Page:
APTA Interview: Facing the Physical Therapy Workforce Shortage

APTA Senior VP, Tara Manal, explores the impact of the physical therapy workforce shortage to date, from causes to potential solutions.
A Physical Therapist Works With A Patient, Who Holds His Arm And Frowns In Pain. Illustrating The Topic, &Quot;How To Face The Physical Therapy Workforce Shortage In The U.s.&Quot;

Tara Manal is a Senior Vice President at the American Physical Therapy Association (APTA). She joined us on an episode of the Therapy Matters podcast to talk about the physical therapy workforce shortage and the impact this is having on PT practices and outpatient therapy clinics across the U.S.

We’ve pulled out some highlights from the conversation, where Manal spoke about the dynamics shaping the PT  workforce, and what the therapy community at large can do about it.

What's Driving the Physical Therapy Workforce Shortage?

When assessing the labor shortage in PT—and in the broader healthcare landscape—there are many factors to weigh, including graduation rates, demand for services, and the number of clinicians who have left the field of practice. 

PT School Enrollment and Graduation Rates

To start, graduate program enrollment and graduation rates can be indicative of the future health of the profession.

In this case, however, Manal says there have actually been small increases in the number of people graduating from physical therapy programs over time. Although the growth is small, it is still growing, so that is likely not a factor that’s driving the staffing challenges.

Demand for Physical Therapy Services

The challenge to meet demand for PT services is very real. As the U.S. population ages, there are increasing numbers of people with musculoskeletal problems and other conditions that need physical therapy.

“The idea that [underserved patients] could start getting the care they need is a good thing,” Manal notes. That’s a metric where the industry wants to see demand increase.

Physical Therapy Hero

Retirement and Attrition

“A Definitive Health study suggested that as many as 22,000 physical therapists may have left the field in 2021,” says Manal. If that figure is accurate, it would represent a significant blow to the overall field of physical therapy.

However, Manal reminds us not to take the numbers at face value, but to look at the trends over time. “The idea that people left the field—and whether or not they returned—is something that we’re going to have to watch, to find out if that was a temporary or permanent change.”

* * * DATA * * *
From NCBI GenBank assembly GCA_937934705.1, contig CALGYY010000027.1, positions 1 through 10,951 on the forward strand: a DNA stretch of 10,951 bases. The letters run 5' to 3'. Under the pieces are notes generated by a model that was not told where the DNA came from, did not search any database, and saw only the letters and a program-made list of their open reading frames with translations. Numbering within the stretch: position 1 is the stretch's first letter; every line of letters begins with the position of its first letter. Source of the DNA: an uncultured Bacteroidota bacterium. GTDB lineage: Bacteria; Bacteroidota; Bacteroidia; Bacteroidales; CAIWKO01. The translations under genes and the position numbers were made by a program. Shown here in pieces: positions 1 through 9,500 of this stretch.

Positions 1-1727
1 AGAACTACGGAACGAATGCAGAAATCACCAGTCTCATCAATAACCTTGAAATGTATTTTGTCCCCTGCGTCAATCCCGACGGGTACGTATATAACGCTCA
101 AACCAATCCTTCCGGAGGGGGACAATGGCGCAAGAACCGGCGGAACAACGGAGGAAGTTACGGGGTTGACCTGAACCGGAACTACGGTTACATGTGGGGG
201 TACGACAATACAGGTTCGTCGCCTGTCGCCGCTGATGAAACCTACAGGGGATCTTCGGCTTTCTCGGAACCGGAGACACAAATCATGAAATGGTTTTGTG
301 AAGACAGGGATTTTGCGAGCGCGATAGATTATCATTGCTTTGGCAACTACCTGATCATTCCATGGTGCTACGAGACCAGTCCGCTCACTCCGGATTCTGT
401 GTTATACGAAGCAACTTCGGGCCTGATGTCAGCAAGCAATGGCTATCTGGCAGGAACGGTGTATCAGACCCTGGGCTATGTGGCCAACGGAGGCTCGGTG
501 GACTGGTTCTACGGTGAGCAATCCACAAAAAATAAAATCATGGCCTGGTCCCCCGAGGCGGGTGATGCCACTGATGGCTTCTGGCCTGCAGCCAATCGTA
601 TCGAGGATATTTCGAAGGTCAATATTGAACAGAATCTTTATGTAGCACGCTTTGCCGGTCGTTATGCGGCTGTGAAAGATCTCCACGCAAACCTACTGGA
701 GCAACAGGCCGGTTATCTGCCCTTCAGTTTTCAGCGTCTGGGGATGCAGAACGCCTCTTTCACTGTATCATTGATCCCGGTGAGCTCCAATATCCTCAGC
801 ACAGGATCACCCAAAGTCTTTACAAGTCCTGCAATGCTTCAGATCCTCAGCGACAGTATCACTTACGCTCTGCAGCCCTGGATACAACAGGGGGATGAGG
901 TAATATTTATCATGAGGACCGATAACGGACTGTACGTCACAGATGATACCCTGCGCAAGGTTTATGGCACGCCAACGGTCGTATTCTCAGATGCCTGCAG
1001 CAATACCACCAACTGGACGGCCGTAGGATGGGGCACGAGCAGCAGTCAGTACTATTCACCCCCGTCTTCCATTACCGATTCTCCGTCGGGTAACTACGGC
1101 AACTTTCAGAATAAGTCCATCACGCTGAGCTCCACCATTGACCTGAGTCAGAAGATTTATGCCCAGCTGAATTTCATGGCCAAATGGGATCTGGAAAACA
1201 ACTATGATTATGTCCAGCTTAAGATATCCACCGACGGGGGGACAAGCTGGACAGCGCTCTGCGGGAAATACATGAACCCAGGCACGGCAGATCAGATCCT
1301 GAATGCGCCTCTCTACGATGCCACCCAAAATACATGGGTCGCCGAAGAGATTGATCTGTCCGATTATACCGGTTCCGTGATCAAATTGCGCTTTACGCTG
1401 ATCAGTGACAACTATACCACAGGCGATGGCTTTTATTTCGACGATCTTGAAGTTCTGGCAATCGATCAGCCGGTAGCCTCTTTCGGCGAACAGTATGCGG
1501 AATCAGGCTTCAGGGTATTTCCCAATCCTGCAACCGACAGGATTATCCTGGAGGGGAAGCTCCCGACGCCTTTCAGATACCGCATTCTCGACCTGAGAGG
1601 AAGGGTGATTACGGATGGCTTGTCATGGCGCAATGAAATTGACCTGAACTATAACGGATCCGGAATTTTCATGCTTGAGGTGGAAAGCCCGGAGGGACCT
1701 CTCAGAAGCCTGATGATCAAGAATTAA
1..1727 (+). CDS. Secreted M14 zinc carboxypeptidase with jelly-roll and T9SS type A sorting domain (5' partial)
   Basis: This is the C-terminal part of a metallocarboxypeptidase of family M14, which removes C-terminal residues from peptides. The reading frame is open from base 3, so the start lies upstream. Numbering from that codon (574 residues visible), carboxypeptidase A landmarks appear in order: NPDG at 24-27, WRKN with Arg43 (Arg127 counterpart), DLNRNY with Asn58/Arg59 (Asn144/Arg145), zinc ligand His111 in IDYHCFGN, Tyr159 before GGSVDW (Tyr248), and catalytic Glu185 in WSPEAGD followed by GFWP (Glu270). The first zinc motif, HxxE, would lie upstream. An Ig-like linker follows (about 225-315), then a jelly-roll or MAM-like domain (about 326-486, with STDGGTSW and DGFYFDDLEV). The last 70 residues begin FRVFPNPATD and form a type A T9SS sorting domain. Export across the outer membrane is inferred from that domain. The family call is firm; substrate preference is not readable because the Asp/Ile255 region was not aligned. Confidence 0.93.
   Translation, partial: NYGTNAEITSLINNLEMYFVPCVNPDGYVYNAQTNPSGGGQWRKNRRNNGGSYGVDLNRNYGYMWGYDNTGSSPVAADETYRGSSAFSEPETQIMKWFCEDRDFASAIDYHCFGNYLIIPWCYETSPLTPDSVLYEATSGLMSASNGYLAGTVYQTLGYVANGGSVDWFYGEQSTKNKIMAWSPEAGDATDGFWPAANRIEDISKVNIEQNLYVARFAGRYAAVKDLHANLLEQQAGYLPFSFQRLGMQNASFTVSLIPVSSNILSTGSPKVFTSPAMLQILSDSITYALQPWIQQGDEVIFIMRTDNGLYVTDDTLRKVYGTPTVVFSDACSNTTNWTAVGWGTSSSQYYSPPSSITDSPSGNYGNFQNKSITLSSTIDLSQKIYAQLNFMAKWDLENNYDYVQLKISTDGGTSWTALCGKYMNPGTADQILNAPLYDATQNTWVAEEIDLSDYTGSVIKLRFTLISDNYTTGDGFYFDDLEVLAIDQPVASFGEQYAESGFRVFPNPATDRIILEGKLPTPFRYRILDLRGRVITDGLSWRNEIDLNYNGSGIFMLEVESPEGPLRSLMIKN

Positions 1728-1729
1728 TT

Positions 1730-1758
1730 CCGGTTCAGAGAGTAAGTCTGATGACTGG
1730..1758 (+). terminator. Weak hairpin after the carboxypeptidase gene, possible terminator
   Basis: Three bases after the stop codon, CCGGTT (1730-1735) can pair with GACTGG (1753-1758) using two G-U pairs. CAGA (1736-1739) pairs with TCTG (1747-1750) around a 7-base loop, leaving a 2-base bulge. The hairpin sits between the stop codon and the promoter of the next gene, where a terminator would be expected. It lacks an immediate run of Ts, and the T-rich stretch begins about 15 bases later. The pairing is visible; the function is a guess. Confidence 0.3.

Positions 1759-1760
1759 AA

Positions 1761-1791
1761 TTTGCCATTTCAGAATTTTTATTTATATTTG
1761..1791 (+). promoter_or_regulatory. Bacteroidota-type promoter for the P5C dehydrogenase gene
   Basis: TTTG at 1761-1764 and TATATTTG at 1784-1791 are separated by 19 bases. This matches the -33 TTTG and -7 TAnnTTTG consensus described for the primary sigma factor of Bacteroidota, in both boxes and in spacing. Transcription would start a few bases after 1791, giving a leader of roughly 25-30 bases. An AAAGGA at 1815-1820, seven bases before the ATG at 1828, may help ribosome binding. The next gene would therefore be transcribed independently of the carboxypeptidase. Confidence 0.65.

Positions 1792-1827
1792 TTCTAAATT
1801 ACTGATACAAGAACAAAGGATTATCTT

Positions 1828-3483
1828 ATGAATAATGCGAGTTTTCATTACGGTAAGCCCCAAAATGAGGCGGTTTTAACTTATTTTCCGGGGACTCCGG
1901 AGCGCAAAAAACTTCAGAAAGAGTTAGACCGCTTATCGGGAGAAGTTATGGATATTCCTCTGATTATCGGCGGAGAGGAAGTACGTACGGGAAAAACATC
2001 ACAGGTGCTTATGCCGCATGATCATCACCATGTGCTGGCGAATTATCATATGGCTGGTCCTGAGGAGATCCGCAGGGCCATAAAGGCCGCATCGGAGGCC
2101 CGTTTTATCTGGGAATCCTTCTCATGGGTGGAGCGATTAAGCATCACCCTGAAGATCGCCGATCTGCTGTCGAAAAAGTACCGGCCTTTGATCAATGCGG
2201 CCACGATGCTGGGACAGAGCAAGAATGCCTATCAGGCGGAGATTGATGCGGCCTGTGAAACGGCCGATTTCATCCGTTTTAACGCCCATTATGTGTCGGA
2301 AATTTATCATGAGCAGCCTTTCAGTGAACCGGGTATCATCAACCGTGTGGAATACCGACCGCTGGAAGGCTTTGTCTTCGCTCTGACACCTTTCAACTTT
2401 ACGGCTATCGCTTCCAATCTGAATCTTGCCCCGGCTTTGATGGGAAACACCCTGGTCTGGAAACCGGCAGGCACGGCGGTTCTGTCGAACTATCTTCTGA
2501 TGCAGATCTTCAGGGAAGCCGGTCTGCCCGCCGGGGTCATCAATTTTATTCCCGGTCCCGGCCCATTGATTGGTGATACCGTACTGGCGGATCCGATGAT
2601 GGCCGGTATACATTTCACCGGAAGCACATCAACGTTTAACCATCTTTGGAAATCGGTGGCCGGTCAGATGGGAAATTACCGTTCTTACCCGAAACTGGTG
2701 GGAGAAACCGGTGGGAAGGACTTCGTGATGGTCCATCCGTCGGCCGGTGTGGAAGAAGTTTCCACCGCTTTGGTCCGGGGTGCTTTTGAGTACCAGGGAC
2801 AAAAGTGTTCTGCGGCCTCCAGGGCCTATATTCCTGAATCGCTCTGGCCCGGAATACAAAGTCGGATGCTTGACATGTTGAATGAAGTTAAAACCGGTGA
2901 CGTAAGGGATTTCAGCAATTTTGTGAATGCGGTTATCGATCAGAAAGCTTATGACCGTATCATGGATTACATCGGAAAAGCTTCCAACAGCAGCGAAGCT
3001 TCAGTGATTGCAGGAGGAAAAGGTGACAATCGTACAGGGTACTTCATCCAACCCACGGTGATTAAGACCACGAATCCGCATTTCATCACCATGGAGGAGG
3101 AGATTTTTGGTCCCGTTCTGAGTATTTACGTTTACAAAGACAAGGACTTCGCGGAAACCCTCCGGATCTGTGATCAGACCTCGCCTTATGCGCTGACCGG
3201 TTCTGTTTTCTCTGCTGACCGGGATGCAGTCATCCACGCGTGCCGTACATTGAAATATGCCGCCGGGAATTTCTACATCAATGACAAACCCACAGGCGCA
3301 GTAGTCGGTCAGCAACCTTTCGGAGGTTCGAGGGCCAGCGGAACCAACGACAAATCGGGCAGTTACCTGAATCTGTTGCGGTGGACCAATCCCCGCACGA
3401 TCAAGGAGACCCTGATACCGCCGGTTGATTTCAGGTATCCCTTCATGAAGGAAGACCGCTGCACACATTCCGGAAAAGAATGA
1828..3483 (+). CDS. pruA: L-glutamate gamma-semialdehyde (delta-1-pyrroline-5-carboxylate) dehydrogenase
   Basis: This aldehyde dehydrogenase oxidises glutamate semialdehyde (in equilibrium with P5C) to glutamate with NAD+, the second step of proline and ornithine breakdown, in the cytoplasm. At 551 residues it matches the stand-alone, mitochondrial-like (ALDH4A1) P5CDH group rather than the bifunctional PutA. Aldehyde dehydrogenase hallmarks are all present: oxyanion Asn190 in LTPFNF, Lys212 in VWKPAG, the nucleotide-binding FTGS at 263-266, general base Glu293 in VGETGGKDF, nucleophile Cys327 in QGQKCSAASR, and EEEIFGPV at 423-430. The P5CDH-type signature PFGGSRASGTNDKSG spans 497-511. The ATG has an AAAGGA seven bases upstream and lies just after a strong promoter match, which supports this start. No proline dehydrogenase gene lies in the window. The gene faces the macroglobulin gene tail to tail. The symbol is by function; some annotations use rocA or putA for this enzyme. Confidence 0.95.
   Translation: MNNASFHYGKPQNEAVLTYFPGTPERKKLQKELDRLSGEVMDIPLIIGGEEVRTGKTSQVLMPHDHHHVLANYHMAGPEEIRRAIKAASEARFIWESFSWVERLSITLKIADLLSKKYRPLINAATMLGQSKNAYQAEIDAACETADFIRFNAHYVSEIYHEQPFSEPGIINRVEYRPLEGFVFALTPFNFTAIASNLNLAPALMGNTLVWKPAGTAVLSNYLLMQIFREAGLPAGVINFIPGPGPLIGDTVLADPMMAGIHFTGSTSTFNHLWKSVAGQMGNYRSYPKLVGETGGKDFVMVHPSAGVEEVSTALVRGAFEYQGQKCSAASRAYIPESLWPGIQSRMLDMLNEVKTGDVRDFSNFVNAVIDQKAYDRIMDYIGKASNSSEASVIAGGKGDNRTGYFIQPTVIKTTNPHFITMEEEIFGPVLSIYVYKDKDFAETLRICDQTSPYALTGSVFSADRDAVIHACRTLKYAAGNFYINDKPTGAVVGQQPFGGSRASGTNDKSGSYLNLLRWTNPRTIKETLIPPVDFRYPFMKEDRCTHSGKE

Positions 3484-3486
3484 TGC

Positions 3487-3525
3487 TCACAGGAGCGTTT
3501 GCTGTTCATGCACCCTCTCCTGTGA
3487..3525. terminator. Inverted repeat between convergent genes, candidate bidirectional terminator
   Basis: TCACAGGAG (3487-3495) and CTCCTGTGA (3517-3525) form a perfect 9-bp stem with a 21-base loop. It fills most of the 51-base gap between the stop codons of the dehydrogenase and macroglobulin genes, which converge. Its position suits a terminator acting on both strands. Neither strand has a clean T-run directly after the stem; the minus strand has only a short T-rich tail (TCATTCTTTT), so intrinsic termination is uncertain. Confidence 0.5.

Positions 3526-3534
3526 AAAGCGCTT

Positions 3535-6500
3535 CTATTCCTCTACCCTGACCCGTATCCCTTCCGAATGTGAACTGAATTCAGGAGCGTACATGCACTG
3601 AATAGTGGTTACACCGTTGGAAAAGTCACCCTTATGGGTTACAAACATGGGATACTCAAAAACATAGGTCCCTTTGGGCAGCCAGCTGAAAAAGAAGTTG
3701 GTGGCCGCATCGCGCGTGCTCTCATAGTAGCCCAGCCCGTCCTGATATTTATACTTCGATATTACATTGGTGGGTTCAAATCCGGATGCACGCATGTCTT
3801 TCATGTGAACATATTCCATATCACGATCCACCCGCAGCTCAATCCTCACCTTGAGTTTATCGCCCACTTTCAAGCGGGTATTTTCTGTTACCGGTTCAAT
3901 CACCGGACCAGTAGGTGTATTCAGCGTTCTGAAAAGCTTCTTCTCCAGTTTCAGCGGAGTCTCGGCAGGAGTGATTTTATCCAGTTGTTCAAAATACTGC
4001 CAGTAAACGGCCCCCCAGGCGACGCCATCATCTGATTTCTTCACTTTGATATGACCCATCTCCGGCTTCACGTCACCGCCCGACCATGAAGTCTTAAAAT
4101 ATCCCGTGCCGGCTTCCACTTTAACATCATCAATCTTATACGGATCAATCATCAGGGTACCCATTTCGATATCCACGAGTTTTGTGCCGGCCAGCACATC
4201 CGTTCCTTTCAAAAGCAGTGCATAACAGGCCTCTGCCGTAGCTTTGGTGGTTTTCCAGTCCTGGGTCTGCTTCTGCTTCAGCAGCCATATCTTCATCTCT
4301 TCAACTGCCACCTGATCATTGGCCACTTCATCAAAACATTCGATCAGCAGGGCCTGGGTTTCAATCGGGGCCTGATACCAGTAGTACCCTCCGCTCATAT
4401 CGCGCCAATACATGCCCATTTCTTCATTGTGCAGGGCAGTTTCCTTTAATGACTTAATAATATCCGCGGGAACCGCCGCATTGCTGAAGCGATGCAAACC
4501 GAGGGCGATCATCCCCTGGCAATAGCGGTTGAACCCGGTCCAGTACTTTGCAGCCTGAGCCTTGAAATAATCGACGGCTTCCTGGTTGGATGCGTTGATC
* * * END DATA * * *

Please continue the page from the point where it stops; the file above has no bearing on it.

How Can Physical Therapy Practices Address Burnout?

Many physical therapists who left the field may have been influenced by burnout, which is a very real issue that APTA is looking at. Even as recently as 2023, many healthcare providers have not fully recovered after the COVID-19 pandemic and its aftermath, Manal notes.

So, how can physical therapy industry switch from surviving to thriving?

Easing the Transition Back Into Practice

Just as patients need to transition back to life after an injury, physical therapists will need to transition back into the workplace and to patient care. 

Physical therapy practice leaders, Manal says, are “trying to really reignite the workforce that may have either left or reduced their workload.” Some of the changes needed to facilitate that transition may include increased flexibility and new modes of staff support. Other solutions may include the automation, streamlining, or outsourcing of burdensome administrative tasks.

Flexible or Reduced Schedules

PTs who have returned to practice may find that the workplace itself has changed, becoming more flexible and responsive to the scheduling needs of its staff.

Observing physical therapist and physical therapist assistants’ preferences shows that some “are more interested in working—not full-time 40 hours a week—but a lower amount … maybe 34, maybe 38, maybe 32 [hours].”

Those extra hours of personal time per week can help PTs who are feeling burnt out, but the trend can cause hiring challenges of its own. “If four or five people do that,” Manal observes, “you’re losing an individual … The hours add up to another whole human.”

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Supportive Services and Benefits